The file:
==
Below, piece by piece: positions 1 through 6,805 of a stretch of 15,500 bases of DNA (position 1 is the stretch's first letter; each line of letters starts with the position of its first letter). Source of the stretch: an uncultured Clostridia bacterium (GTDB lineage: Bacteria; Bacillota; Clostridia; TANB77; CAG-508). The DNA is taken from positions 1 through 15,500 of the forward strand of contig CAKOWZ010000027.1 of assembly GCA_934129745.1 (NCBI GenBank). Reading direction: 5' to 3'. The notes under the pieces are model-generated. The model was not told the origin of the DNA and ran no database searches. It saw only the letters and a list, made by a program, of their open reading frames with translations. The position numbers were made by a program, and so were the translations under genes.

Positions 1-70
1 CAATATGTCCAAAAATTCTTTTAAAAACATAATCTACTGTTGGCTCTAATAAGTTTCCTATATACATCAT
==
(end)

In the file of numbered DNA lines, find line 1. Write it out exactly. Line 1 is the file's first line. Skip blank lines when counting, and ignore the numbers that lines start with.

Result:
Below, piece by piece: positions 1 through 6,805 of a stretch of 15,500 bases of DNA (position 1 is the stretch's first letter; each line of letters starts with the position of its first letter). Source of the stretch: an uncultured Clostridia bacterium (GTDB lineage: Bacteria; Bacillota; Clostridia; TANB77; CAG-508). The DNA is taken from positions 1 through 15,500 of the forward strand of contig CAKOWZ010000027.1 of assembly GCA_934129745.1 (NCBI GenBank). Reading direction: 5' to 3'. The notes under the pieces are model-generated. The model was not told the origin of the DNA and ran no database searches. It saw only the letters and a list, made by a program, of their open reading frames with translations. The position numbers were made by a program, and so were the translations under genes.